# Lesson 5 – Kinematics of particle

## 2. Kinematics and kinetics

Kinematics deals with the description motion of bodies without examining the cause of the origin of the motion. The simplest moving body is a particle. A particle (point mass) defined as a body whose dimensions are negligible. If the physical element is not assumed to be particle, it is referred to as body. All bodies considered in this text are assumed to be rigid.

Two general types of particle motion may be identified. The first type is rectilinear translation, and this type of motion is straight line motion. The second general type of particle motion is called curvilinear translation.

2.1. Kinematics of particle

We know the motion if we know the location of the particle with respect to a fix reference point.

In most general case a three-dimensional coordinate system is used to define position of particle. The position vector of particle is a vector drawn from reference frame to the particle.

¯r=x¯i+y¯j+z¯k

The trajectory of a particle is a vector function of time ¯r (t), which defines the curve traced by moving particle, given by

¯r(t)=x(t)¯i+y(t)¯j+z(t)¯k

2.1.1. Velocity and speed

The particle moves distance ∆s during the time internal ∆t.

The average velocity v_avg is defined to be

v_avg=∆s/∆t

If ∆¯r is change in the position vector in the time ∆t.

2.1.3. Rectilinear motion with constant acceleration

Considering any kind of movement due to constant acceleration it is important to find the position and velocity of the object at later time.

It gives the acceleration (a), the initial position (x_0) the initial velocity (v_0)

From definition, the average acceleration

a=∆v/∆t=(v(t)-v_0)/∆t

therefore

v(t)=v_0+a∆t

From the definition average velocity, the displacement

∆s=v_avg ∆t

∆s=(v_0+v(t))/2 ∆t=v_0 ∆t+a/2 〖∆t〗^2

x=x_0+v_0 ∆t+a/2 〖∆t〗^2

The three equations are below

x=x_0+v_0 t+1/2 〖at〗^2

v=v_0+at

a=constant

If x_0, v_0, and and a assumed to be positive, the displacement, velocity and acceleration diagrams would have the forms shown in Fig. 2.1.6.

2.1.4.Circular motion

Uniform circular motion is a motion in a circular path with constant speed.

The angular position or angular displacement in radians

φ=s/R

The angular velocity is the rate of change of angular positions

ω=∆φ/∆t

The position vector is referenced to the origin of the coordinate system.

¯r(t)=R[cos〖(ωt)¯i〗+sin〖(ωt)¯j〗 ]

The speed of a particle

v=∆s/∆t=R ∆φ/∆t=Rω

On the circular track the direction of the velocity vector is continually changing therefore:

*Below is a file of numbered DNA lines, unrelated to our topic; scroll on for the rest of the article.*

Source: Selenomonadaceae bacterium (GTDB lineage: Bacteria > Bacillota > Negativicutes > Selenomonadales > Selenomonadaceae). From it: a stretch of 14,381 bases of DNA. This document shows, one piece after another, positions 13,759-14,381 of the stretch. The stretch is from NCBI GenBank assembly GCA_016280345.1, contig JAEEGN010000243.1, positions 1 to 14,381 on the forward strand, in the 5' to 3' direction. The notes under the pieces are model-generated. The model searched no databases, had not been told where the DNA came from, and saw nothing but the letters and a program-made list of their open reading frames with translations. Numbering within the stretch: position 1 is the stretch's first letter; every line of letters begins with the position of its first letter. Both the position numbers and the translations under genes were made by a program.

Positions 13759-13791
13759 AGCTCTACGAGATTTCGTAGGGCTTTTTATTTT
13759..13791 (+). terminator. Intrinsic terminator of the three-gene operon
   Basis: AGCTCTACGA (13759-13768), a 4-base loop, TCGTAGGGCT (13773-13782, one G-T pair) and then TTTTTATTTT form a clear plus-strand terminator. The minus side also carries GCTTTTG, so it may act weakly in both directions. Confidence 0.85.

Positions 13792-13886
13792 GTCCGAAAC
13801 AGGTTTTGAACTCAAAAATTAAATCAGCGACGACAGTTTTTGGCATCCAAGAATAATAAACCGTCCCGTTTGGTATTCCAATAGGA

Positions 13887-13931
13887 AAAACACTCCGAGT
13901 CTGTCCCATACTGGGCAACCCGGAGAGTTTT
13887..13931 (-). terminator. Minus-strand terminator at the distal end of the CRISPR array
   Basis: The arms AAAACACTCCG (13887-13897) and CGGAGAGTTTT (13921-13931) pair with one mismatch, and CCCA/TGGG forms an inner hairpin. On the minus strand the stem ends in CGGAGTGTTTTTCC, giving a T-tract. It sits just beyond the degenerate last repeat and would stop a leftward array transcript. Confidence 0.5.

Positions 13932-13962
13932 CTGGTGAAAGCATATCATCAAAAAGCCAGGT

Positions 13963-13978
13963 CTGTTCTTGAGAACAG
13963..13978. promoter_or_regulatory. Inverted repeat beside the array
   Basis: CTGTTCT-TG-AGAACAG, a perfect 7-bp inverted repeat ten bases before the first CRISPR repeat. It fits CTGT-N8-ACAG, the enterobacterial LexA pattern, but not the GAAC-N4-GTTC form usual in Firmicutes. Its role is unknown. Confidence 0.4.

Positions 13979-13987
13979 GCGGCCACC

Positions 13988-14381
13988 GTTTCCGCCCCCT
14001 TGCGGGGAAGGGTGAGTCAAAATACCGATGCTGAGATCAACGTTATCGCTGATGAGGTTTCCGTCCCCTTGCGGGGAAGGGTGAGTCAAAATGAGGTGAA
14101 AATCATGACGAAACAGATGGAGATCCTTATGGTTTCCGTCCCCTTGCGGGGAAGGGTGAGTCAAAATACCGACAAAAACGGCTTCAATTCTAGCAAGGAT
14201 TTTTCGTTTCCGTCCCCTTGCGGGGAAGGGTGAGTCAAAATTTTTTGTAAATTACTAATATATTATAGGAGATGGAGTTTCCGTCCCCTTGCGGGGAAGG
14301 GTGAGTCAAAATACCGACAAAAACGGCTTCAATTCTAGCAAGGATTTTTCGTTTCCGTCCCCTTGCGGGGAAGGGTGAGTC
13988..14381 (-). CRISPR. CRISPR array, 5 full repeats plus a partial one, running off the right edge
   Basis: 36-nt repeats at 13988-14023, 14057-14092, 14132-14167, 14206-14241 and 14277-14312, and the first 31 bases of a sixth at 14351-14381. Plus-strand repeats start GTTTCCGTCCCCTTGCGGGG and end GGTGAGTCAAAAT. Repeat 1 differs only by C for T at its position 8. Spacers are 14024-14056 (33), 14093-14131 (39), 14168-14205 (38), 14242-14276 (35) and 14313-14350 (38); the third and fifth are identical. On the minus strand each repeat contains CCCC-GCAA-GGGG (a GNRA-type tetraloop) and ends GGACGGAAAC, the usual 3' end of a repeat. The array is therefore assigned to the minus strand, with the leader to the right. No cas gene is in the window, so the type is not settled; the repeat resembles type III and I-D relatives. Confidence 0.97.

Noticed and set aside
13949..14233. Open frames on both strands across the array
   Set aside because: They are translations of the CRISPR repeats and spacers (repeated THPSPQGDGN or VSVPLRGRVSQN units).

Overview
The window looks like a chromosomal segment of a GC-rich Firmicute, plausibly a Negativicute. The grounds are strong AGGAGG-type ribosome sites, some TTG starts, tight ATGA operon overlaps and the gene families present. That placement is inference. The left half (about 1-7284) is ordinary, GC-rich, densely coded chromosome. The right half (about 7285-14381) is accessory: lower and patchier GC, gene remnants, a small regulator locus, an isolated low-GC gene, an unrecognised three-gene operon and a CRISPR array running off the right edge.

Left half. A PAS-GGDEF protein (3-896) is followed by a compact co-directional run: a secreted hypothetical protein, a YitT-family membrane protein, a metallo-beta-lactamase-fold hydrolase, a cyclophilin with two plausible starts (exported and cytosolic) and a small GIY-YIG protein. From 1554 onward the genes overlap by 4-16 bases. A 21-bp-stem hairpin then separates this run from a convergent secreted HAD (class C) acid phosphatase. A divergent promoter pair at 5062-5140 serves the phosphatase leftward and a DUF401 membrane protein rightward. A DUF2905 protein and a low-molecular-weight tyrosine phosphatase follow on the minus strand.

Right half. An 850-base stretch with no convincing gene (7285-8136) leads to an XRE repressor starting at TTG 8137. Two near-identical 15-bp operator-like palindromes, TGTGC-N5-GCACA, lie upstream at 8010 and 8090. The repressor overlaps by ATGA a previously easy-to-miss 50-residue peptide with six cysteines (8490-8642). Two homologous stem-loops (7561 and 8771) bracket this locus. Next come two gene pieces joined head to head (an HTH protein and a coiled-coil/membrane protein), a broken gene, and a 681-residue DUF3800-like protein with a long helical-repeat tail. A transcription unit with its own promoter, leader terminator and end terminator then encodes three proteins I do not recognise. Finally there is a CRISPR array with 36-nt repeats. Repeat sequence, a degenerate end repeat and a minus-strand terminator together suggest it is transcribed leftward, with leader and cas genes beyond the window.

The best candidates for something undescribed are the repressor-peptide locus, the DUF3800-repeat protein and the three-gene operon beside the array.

¯a=(∆¯v)/∆t

2.1.5. Planar projectile motion in terms of component motion

Figure 2.1.10 shows the motion when a particle is launched with initial velocity in a vertical plane.

The curvilinear translational motion of the particle will be expressed now in terms of component motions in the x and y directions. In this model all air resistance effects will be neglected.

*Figure 2.1.10 a particle is launched with initial velocity in a vertical plane*

The motion of the particle in y direction is a case of free falling motion of body in gravitational field.

The magnitude of the acceleration a is equal to the magnitude g of the acceleration of gravitational filed.

a=-g

Equations for this case

v_y=v_0y-gt

y=y_0+v_0y t-1/2 gt^2

The gravitational acceleration in x direction is zero

Thus,

v_x=constant

**Example:**

Figure 2.1.10 shows a particle which is launched with initial velocity v_0=80 m/s, α=30°, h_0=100 m.

- Find the maximum height reached by the particle.
- Find the duration of the flight and the distance L at which the particle strikes the ground.
- Find the velocity with which the particle strikes on the ground.

Initial conditions are:

v_0x=v_0 cos〖α=〗 69.28 〖ms〗^(-1)

v_0y=v_0 sin〖α=〗 40 〖ms〗^(-1)

1. When the maximum height is reached

v_y=0

0=v_0y-gt

t=v_0y/g=40/9.81=4.08 s

The magnitude of the maximum height

y_max=h_0+v_0y t-1/2 gt^2=100+40·4.08-1/2·9.81·〖4.08〗^2=181.6 m

2. When the particle on strikes the ground

y=y_0+v_0y t-1/2 gt^2=100+40·t-4.905·t^2=0

t=10.16 sec

L=v_0x t=703.93

3. When the particle hits the ground t=10.16 sec

v_y=v_0y-gt=-59.67 〖ms〗^(-1)

The magnitude of the striking velocity isv=√(v_x^2+v_y^2 )=√(〖69,28〗^2+〖59,57〗^2 )=91.43 m/s